Over the years, China’s economy has grown leaps and bounds, and the East Asian country now has the world’s second-best economy.
The United States still leads the pack in this regard, but it is no secret that the Chinese have their eyes on the throne.
As everyone knows, the government of the land has a crucial role to play where boosting economic growth is concerned, a responsibility that the Chinese government embraced.
They promised to double the country’s GDP in ten years, and believe it or not, the country is just about to reach its target.
However, China’s journey towards global economic dominance started back in the 1970s.
The government decided to be aggressive in open markets, achieving this via central planning, exploiting cheap labor, devaluing currency, and establishing a full-bodied factory system that would spread Chinese products around the globe.
Within no time, the world had no choice but to acknowledge China for its fruitful economic policies. Who hasn’t seen the “Made in China” tag in lots of household items? Such is their dominance.
Currently, the country in East Asia has a Gross Domestic Product of $13.1 trillion, a figure that keeps getting closer to the United States’ value with each fiscal year.
With the upward trajectory, the country is on, economic analysts predict a GDP growth of 6% by the end of 2020, and with that, doubling its GDP from the 2011 figure. Impressive much?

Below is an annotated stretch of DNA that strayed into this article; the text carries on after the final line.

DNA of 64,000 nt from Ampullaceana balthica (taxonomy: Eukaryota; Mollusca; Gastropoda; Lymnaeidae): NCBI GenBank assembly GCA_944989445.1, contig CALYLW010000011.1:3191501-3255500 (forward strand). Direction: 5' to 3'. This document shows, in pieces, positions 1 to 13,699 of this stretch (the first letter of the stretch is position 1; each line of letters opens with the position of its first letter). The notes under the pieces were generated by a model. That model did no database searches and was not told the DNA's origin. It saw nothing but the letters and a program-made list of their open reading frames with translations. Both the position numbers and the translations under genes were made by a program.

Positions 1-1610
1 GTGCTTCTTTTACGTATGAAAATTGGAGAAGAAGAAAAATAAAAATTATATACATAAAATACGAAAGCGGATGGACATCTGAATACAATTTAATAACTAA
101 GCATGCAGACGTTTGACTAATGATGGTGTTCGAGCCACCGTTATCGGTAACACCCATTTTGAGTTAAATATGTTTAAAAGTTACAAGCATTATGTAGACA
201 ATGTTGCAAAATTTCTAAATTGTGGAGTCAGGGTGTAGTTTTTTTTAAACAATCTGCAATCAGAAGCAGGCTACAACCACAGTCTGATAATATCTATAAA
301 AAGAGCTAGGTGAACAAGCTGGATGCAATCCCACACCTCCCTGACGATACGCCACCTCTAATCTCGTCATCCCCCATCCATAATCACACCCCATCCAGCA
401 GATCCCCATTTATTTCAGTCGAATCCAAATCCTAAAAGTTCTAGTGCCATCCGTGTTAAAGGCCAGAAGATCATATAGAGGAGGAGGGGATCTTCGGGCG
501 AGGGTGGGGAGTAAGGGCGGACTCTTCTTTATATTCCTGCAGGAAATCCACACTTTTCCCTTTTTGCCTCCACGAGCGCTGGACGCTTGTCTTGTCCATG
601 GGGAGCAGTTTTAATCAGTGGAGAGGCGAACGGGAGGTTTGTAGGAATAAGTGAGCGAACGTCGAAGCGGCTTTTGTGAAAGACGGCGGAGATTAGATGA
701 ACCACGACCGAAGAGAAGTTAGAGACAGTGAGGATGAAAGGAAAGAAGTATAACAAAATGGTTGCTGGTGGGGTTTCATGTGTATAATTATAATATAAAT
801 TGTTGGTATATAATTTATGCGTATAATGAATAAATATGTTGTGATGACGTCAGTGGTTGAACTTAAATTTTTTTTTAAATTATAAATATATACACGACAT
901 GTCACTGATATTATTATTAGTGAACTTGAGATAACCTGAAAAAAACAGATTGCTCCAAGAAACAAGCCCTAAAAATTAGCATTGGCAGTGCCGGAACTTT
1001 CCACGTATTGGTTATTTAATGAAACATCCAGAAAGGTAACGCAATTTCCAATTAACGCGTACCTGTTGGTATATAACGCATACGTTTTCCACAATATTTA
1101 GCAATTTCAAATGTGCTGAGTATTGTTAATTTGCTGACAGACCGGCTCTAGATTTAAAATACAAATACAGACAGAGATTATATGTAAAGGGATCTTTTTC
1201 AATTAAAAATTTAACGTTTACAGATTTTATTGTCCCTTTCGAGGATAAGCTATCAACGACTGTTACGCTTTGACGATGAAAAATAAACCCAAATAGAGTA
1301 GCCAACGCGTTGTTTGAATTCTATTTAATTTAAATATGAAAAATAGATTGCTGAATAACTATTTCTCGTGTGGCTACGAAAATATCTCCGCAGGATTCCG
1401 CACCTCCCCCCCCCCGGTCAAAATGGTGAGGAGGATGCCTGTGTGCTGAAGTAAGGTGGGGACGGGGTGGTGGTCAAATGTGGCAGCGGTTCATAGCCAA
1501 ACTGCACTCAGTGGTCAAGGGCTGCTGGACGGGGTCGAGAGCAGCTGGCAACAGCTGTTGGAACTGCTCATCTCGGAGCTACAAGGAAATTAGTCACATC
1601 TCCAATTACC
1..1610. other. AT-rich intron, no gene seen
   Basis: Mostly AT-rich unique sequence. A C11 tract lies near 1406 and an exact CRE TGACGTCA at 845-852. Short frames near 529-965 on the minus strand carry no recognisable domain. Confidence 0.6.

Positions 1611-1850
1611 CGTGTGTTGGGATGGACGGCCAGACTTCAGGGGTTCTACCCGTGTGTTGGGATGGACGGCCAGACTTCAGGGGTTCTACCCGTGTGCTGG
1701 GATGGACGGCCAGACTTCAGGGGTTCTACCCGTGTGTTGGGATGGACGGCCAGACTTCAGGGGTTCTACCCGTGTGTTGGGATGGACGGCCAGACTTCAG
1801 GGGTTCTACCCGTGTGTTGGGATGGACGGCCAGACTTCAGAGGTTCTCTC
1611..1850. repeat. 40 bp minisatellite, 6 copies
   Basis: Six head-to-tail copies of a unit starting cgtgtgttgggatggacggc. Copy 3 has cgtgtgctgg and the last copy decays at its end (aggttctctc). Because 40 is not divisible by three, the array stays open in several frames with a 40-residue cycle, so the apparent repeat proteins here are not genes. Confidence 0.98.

But in as much as predictions seem to favor economic growth, China is still facing a myriad of challenges brought forth by the trade war with the United States.
Both countries are definitely hurting due to the war, but the Chinese seem to be more hard-hit compared to the US.
It is for this reason that Michael Yoshikami says that economic experts should manage their expectations where the Chinese economy is concerned. Yoshikami is one such expert himself having founded the firm Destination Wealth Management and while he doesn’t want to jump the gun, he is positive that China will always remain a global economic player.
Thinking about it, Yoshikami definitely has a point. Yes, the economy in the East Asian nation is growing, but compared to its own high standards, China is experiencing a slowdown.
According to the World Bank, 2007 was the country’s best year in terms of economic growth. They registered an increase of 14.2% but since then, growth has always been below 7%.
Locals Not Optimistic
Yoshikami, though based in San Francisco, has lots of business interests in China. He’s a frequent traveler there, and he says that the average citizen isn’t as optimistic about the country’s economy as we would like to believe.
Locals blame the trade war, and it is easy to see why they would. Tariffs set by the United States against Chinese imports are hurting them businesswise, and the fact that labor is gradually becoming expensive doesn’t help matters either.
To make the situation even worse, it seems as though the country is experiencing a manufacturing slowdown. As such, they don’t produce as many finished goods as they did say six, seven years ago.
Resolving this war, Yoshikami opines, would be just the stepping stone the country needs to get its economic affairs in order.